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excel To Julian

Converts serial Excel date into serial Julian date
Controller: CodeCogs

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boolMac = false )
This function converts the serial numbers that Excel use to represent dates, into a serial Julian number, which is standard adopted by the CodeCogs library. It is the exact opposite of julianToExcel.

Excel only understands the Gregorian date system, but for added confusion Microsoft have chosen to present dates differently under the Windows and Apple OSX operating systems (though you can change this default behaviour):
  • the Windows standard: starts on the 1 January 1900, which is represented by 1.
  • the Mac standard (Apple's OSX): starts on 1 January 1904, which is represented by 0.

On a Windows platform the calculation to get the serial Julian date is:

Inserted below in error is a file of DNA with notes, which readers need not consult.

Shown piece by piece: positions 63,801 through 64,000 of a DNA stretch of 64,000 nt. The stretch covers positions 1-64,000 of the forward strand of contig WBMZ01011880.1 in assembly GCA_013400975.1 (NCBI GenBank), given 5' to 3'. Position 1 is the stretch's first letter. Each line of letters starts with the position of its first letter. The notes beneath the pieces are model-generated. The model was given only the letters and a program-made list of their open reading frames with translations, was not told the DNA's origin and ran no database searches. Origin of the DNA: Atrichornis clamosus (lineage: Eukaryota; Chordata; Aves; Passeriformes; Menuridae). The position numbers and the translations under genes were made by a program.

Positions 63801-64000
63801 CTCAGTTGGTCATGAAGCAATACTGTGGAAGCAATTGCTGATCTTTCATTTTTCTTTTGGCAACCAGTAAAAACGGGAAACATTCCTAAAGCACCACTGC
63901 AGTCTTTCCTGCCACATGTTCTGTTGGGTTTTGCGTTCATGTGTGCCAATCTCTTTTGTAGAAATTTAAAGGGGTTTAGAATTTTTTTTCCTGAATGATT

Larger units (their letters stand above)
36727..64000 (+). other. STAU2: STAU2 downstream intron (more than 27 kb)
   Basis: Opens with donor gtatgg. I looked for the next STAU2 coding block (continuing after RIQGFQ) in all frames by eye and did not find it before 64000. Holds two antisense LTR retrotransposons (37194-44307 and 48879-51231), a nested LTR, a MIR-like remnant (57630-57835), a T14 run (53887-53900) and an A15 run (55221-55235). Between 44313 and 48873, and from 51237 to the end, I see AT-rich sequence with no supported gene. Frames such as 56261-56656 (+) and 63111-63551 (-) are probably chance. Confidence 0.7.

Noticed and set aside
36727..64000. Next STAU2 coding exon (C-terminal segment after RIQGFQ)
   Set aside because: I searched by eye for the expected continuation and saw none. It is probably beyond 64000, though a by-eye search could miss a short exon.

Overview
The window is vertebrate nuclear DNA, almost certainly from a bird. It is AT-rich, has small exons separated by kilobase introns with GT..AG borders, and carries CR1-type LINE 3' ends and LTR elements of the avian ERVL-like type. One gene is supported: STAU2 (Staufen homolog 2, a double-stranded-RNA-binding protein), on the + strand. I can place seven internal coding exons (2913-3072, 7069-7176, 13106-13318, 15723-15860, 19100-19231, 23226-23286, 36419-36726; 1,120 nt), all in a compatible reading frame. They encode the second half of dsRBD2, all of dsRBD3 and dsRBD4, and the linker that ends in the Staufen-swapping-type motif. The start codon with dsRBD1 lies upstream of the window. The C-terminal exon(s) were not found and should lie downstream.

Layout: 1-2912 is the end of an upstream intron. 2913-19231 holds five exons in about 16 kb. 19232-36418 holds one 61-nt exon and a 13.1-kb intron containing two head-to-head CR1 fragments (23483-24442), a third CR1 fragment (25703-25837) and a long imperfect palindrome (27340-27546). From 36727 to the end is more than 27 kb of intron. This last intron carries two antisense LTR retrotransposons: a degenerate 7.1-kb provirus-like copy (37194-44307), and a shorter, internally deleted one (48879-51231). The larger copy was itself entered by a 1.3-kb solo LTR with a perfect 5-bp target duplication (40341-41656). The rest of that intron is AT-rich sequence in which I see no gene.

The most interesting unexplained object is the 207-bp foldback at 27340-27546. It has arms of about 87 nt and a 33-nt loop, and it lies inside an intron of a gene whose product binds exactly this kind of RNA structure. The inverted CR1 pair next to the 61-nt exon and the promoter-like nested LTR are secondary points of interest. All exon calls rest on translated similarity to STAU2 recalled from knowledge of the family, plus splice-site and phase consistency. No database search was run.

On a Mac (OSX) you add an extra 365*4 + 1

Example 1

#include <stdio.h>
#include <codecogs/units/date/exceltojulian.h>
#include <codecogs/units/date/dateymd.h>
using namespace Units::Date;

int main() { for(int i=5555;i<5560;i++) { int y,m,d; dateYMD(excelToJulian(i),y,m,d); printf("\nWindows Excel use %d to represent %d-%d-%d",i, d,m,y); } return 0; }
Windows Excel use 5555 to represent 17-3-1915
Windows Excel use 5556 to represent 18-3-1915
Windows Excel use 5557 to represent 19-3-1915
Windows Excel use 5558 to represent 20-3-1915
Windows Excel use 5559 to represent 21-3-1915

  • false: to Window Excel values using 1/1/1900.
  • true: to Mac Excel values using 1/1/1904.


Unfortunately Microsoft made a mistake, so they think 29/2/1900 exists - but 1900 isn't a leap year!! This clearly only has an impact in the 1900 date system, standard on Windows Excel. Therefore to handle this error, we simply assume an Excel value of 60 to correspond to 1/3/1900. While values below 60 are incremented by 1.


ExcelDateis the serial number that Excel uses to represent dates.
Macis a switch to identify which base date to use:


Will Bateman (Sep 2004)
Source Code

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